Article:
11. Gelmir and Arminas
Names: Gelmir & Arminas
Meaning of names: ? Jewel & Royal/Noble Tower
Location: Dorthonion, Mouths of Sirion
Tolkien used the name Gelmir more than once. In the Lays of Beleriand (HoMe 3), Fingolfin's father is called Gelmir, and in The Shaping of Middle-earth (HoMe4), Gelmir is 'King of the Gnomes', but these are one-time occurrences of the name. The Silmarillion has two Gelmirs. The first of them is the brother of Gwindor, captured in the Dagor Bragollach and later mutilated and killed to precipitate the attack of the Noldorin army in the Nirnaeth Arnoediad. This worked, with the well known, disastrous result.
The second Gelmir is always mentioned together with Arminas. They are mentioned for the first time in the continuation of the Grey Annals, found in The Wanderings of Húrin, part three of The War of the Jewels (HoMe 11): 'Gelmir and Arminas come to Nargothrond and bring warning of forces mustering in Narrow Land and under Erydwethian [sic]. They are rejected by Túrin.' (Sic: usually the name of these mountains is given as Ered Wethrin.)
In Unfinished Tales, the main source of information for these two characters, we get more information about Gelmir and Arminas. Both were of the people of Angrod; after the Dagor Bragollach they wandered far, until they came to dwell among Círdan's people by the Mouths of Sirion. From there, Círdan sent them on their way with a message from Ulmo, warning the King of Nargothrond (then Orodreth) about an approaching peril. However, they were sent along the length of the coast to the Firth of Drengist, according to Arminas for speed and secrecy, but at first sight this seems a long detour. 'Greater secrecy,' Christopher Tolkien writes in the Appendix to the Narn i Hîn Húrin (UT), 'could surely have been achieved by journeying up Narog from the South. It might be supposed that Círdan did this in obedience to Ulmo's command, so that they should meet Tuor in Dor-lómin and guide him throug the Gate of the Noldor), but this is nowhere suggested.'
At the time Christopher Tolkien wrote this passage, he had probably not yet discovered the continuation of the Grey Annals, because his father had mislaid this: The entry there suggests Gelmir and Arminas were also meant to be eyewitnesses to the mustering of enemy forces in the North, to add weight to their errand in Nargothrond. But it is true that they helped Tuor to find the road to Vinyamar and the Sea, where Ulmo gave him a message to the King of the other hidden Kingdom, Gondolin. In Of Tuor and his Coming to Gondolin (UT), they show him the Gate of the Noldor, the hidden passage through the Ered Lómin, which Tuor could not find alone.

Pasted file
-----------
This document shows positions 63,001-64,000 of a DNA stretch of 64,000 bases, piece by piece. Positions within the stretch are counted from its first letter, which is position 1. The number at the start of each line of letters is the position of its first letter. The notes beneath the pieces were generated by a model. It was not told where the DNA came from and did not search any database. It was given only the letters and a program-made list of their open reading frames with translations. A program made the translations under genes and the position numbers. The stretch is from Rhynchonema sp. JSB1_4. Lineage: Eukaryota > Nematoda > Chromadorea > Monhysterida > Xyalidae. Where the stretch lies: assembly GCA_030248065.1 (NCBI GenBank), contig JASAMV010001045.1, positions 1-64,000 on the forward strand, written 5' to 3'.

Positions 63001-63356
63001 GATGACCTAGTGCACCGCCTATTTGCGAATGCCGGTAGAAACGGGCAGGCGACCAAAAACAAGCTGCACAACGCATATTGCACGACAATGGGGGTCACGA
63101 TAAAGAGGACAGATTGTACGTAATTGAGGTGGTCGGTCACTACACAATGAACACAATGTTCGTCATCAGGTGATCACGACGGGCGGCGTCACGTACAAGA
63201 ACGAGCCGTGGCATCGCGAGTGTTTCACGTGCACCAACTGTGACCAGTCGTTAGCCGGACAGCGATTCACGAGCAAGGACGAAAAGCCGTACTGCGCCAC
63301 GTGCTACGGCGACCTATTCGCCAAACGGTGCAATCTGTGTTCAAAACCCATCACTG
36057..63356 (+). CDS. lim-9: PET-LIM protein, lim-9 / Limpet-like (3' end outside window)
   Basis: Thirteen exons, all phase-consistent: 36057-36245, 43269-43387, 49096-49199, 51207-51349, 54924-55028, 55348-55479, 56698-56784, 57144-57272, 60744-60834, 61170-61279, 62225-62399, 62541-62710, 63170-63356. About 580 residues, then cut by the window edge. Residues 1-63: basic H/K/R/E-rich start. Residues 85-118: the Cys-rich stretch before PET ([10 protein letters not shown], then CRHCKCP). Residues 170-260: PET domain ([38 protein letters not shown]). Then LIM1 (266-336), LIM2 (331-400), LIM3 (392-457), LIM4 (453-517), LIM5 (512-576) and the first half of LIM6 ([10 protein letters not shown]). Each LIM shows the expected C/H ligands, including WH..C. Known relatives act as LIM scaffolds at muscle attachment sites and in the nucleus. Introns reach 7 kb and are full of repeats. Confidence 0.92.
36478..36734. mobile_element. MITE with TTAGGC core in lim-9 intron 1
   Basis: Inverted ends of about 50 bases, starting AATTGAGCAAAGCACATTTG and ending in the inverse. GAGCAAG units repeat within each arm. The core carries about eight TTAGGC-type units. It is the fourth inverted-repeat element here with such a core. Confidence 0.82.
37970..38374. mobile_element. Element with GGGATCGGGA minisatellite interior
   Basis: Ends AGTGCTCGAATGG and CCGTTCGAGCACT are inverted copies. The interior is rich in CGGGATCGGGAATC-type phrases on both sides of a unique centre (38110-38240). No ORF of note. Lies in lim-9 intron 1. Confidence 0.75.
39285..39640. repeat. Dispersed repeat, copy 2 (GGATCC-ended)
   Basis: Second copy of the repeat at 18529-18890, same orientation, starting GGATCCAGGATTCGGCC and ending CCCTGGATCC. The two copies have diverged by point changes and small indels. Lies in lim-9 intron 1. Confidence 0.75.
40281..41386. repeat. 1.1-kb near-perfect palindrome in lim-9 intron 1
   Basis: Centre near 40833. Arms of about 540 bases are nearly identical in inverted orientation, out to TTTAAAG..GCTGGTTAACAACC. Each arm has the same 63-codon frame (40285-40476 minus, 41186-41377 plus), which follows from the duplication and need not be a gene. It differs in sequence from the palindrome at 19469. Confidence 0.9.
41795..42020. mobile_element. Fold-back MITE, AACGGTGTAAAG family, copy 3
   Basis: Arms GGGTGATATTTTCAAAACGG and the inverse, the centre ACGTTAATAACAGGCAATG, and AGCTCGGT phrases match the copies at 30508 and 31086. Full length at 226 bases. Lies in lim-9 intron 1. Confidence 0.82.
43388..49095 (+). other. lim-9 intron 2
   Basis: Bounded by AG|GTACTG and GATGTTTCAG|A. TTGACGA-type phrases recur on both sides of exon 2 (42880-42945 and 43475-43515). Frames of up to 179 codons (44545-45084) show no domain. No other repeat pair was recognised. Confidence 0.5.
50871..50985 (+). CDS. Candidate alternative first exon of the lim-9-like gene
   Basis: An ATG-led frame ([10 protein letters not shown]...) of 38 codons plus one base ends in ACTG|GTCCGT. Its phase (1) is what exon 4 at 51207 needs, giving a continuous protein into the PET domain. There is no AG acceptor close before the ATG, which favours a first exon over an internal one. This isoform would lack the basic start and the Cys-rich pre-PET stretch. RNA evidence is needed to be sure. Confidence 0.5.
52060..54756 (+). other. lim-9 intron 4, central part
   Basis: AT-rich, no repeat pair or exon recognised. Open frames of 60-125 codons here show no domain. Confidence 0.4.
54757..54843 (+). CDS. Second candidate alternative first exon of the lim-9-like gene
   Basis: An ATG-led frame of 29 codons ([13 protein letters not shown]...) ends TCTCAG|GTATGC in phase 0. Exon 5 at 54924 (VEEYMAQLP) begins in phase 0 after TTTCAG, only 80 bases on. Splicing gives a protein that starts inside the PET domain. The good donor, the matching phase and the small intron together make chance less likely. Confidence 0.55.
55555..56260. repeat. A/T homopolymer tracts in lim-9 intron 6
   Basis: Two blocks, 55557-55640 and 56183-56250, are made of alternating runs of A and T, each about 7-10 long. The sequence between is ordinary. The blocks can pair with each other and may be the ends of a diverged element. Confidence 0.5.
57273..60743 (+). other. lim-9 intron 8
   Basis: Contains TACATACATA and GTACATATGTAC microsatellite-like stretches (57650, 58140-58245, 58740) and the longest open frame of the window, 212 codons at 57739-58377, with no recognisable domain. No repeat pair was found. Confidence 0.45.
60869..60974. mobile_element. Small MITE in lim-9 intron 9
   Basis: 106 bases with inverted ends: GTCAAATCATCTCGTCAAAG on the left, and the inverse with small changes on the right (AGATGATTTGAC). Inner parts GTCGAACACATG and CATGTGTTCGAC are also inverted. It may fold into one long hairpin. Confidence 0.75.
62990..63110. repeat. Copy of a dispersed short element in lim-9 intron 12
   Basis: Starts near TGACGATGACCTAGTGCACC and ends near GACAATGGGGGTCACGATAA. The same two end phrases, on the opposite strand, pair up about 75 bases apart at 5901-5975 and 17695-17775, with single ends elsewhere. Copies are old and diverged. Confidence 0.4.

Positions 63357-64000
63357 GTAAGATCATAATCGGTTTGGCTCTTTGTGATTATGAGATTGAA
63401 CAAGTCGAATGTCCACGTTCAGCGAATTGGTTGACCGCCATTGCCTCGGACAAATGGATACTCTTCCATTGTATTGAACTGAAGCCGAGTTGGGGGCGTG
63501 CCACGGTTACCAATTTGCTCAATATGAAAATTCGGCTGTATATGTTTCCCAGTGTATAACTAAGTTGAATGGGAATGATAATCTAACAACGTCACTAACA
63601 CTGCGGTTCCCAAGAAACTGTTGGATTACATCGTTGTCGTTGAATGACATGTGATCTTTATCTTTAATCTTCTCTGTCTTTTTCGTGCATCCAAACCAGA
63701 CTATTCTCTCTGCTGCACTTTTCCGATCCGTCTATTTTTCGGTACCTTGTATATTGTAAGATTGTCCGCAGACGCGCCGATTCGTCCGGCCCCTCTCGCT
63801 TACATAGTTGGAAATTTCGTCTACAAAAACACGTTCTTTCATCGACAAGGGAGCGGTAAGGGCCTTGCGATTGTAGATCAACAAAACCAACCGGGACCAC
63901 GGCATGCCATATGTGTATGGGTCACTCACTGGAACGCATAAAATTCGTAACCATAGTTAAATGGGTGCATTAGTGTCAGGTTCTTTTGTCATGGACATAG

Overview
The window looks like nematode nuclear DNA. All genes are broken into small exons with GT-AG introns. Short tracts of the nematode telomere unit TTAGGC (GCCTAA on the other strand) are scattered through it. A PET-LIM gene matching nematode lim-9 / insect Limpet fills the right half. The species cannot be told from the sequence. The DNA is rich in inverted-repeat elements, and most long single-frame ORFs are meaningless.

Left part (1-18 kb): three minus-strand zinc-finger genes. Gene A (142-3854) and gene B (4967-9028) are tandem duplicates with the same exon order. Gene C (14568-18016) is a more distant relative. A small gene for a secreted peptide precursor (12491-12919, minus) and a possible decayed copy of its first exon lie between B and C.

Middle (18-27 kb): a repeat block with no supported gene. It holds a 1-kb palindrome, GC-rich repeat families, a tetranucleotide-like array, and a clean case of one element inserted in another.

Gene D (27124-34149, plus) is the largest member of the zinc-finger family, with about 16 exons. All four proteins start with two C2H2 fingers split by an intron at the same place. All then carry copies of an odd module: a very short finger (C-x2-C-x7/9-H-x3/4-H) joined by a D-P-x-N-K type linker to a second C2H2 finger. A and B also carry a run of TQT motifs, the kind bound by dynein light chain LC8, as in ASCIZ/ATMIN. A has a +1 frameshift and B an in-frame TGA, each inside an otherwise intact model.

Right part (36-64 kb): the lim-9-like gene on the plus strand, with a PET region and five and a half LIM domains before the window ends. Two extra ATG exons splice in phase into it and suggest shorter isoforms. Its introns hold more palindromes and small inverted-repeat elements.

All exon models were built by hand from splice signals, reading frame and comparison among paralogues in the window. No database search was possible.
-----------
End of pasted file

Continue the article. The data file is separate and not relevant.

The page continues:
It is only after this, that they turned south to Nargothrond with the message to Orodreth. In the Appendix of the Narn we read that their reception was cool. When Orodreth asked them what they were doing in the North, Arminas answers that he sought the hidden kingdom of Turgon, because 'it is said that his kingdom shall stand longest against Morgoth'. Orodreth didn't like this, and when Gelmir warned him about the evil creatures gathering in the North, Túrin told them: 'Your news is stale. If the message of Círdan was to any purpose, it should have come sooner.' Whereupon Gelmir gave them Ulmo's warning: 'The Evil of the North has defiled the springs of Siron, and my power withdraws from the fingers of the flowing waters. But a worse thing is yet to come forth. Say therefore to the Lord of Nargothrond: Shut the doors of the fortress and go not abroad. Cast the stones of your price into the loud river, that the creeping evil may not find the gate.' But Túrin (and therefore also Orodreth, who left the decisions to his human captain), refused to listen.
Túrin's rejection was rather scornful, calling the two 'messengers of mischief'. This led to an unpleasant exchange with Arminas, who got angry and suggested that unlike his cousin Tuor, Túrin lacked courtesy, predicting he would end up badly: 'You, it seems, will take counsel with your own wisdom, or with your sword only; and you speak haughtily. And I say to you, Agarwaen Mormegil, that if you do so, other shall be your doom than one of the Houses of Hador and Bëor might look for.' After which Túrin replied rudely: '... shall I (...) endure the taunts and ill-bodings of a runagate?'
There, the altercation ended; we only read that Gelmir and Arminas returned to the South, though 'despite Túrin's taunts they would gladly have awaited battle beside their kin, and they went only because Círdan had bidden them under the command of Ulmo to bring back word to him of Nargothrond and of the speeding of their errand there.' Obviously neither lacked courage. Otherwise, though they are mostly mentioned together, they appear to be rather different in character. Arminas is the more outspoken of the two and more easily provoked to anger, while Gelmir tries to preserve the peace, telling Orodreth not to be angered and trying to steer Arminas away from conflict. This small vignette attached to the Narn i Hîn Húrin shows Tolkien's power of characterisation, even on a small scale.
Conclusion: Gelmir and Arminas are instrumental in the conveying of two warning messages to Noldorin Kings, and though both these kingdoms perish nonetheless, the aid they give Tuor will eventually lead to the birth of Eärendil, and his saving mission to Valinor.
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